I will be a guest at Marscon (Jan. 12-14) and Ravencon (April 20-22). New announcements coming soon.

Another Update

Okay, so apparently ‘update tomorrow’ means ‘update a few months from now’. Sorry about that. I’ve been busy, but who hasn’t. Since my last update, I’ve put out a book (The Pawn’s Play, now available on Amazon and CreateSpace); had two adventures while trying to drive home in a tropical storm (it’s a really bad idea to lock your keys in your car while it’s running in any case. Doing it at midnight, during a tropical storm, while your phone is in said car is worse.); bought a new (used) car and accidentally rear-ended my Dad’s car while trying to take it home (no injuries, no damage to his car, mine was drivable but the headlight was damaged and it was weeks before I could get it fixed); gotten a new addition to the family (in the form of an awesome cat); been snowed in for days (see my previous driving record, I am not driving on ice!); and been a panelist at Marscon (don’t think I made too much of a fool of myself, and I sold twenty-two books out of thirty.).

Anyone here who found out about me/my blog from Marscon? I’d love to know. I’m also working on writing a newsletter. I’m trying to set up a widget where you can sign up on this blog and my website to be added to my mailing list, but if that’s not set up, then you can email me at hjhardingbooks@gmail.com and request to be added. First newsletter will hopefully be out by the end of next week. Judging by the frequency of this blog, newsletters will not be overly frequent, so don’t worry about being spammed.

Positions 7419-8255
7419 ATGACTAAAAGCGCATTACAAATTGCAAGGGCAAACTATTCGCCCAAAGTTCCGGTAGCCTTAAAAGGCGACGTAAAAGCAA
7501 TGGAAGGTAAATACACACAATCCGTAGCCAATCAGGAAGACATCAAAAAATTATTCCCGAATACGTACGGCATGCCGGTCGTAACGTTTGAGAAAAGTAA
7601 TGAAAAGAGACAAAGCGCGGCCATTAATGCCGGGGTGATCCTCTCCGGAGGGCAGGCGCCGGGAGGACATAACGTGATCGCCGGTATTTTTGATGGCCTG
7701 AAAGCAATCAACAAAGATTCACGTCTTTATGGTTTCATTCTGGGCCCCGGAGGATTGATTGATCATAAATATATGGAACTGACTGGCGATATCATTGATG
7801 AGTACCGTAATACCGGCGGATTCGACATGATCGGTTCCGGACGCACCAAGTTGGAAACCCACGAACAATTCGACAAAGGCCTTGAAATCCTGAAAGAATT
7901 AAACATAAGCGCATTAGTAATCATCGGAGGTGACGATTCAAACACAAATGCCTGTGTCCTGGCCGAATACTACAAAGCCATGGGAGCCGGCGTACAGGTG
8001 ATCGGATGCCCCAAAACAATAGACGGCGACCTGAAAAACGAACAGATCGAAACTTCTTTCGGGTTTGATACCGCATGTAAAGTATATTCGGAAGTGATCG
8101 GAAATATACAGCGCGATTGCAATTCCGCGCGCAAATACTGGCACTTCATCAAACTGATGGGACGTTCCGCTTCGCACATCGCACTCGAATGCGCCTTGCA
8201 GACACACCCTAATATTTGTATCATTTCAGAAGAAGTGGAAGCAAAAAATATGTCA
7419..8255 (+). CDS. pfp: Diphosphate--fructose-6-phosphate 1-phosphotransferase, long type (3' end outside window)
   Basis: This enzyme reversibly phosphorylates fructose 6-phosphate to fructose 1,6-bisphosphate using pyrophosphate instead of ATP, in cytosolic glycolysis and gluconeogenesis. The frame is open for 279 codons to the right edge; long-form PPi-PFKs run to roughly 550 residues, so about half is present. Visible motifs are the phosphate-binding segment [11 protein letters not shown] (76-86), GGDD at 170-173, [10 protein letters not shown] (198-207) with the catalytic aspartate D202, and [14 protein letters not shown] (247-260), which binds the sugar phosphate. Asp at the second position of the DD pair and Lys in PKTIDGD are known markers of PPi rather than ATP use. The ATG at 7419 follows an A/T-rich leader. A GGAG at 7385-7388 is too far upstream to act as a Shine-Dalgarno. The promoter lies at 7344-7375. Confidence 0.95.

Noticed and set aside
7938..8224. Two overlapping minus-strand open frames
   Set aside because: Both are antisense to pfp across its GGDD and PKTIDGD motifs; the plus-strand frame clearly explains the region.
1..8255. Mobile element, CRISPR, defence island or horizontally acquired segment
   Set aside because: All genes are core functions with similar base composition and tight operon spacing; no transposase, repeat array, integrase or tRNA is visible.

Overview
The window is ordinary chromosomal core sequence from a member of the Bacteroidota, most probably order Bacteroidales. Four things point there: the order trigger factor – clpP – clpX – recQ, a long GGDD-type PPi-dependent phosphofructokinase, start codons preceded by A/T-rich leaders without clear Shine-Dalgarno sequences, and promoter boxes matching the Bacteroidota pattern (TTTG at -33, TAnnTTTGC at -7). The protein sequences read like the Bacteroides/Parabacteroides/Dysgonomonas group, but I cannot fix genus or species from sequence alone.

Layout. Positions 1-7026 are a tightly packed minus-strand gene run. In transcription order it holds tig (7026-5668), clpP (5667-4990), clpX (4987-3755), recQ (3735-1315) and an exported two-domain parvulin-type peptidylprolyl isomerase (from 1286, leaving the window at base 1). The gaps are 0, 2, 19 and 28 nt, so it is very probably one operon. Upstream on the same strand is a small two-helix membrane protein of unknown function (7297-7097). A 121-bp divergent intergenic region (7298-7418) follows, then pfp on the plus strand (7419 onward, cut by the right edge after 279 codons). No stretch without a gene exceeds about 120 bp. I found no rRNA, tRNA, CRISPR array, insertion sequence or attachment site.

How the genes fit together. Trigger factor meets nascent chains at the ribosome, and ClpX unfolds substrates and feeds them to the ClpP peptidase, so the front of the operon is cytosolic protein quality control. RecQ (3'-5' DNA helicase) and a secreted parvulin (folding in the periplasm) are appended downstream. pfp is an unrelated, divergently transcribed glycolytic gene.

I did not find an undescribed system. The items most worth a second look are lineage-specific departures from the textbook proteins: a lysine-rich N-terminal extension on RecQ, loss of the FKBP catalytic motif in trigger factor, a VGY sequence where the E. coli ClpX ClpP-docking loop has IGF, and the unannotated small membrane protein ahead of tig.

For anyone interested in knowing, I plan to attend Ravencon, but I did not sign up in time to be a panelist or even to reserve a table. I may have a few copies of my own books to sell, but more than that would not be fair to those who did pay to reserve a table. I would however be more than willing to talk about my books to anyone there.

The sequel of Secrets of the Moon Fox is not out yet. I was hoping March, but since I’m less than a quarter of the way through revising, it might be later still. The sequel to The Pawn’s Play, titled Knightfall, is through revision and should easily be available in the spring. Still needs to be professionally edited and any changes from that, but I’m not expecting any holdups.

First chapter of The Pawn’s Play can be read here for free. Please check it out. Like I did for Secrets of the Moon Fox, I would like to propose a contest letting a reader win a free autographed copy (by the way, the contest for Moon Fox is still open, details are at the bottom of the post on the link). The Pawn’s Play is a more tongue in cheek book than Secrets of the Moon Fox. It was actually supposed to be humor (sort of), and was inspired because my sister asked me to write a vampire school book. That didn’t happen either. But all the buildings that are named at Hyde are named for people who have something in common. The name could be first or last, real or fictional. First person to correctly identify what they have in common and the name behind each building gets a free autographed copy.

  1. King Library
  2. Shelley dorm
  3. Price dorm
  4. Griffin Infirmary
  5. Victor Science Building
  6. Addams dorm
  7. Barker Central building
  8. Meyer dorm
  9. Stevenson History building
  10. Poe Humanities building

Some are easier than others, but there are no tricks and no one is named twice. Either leave a comment or email me.

Monday I’ll have a writing blog. Promise. (I think. Fingers crossed.)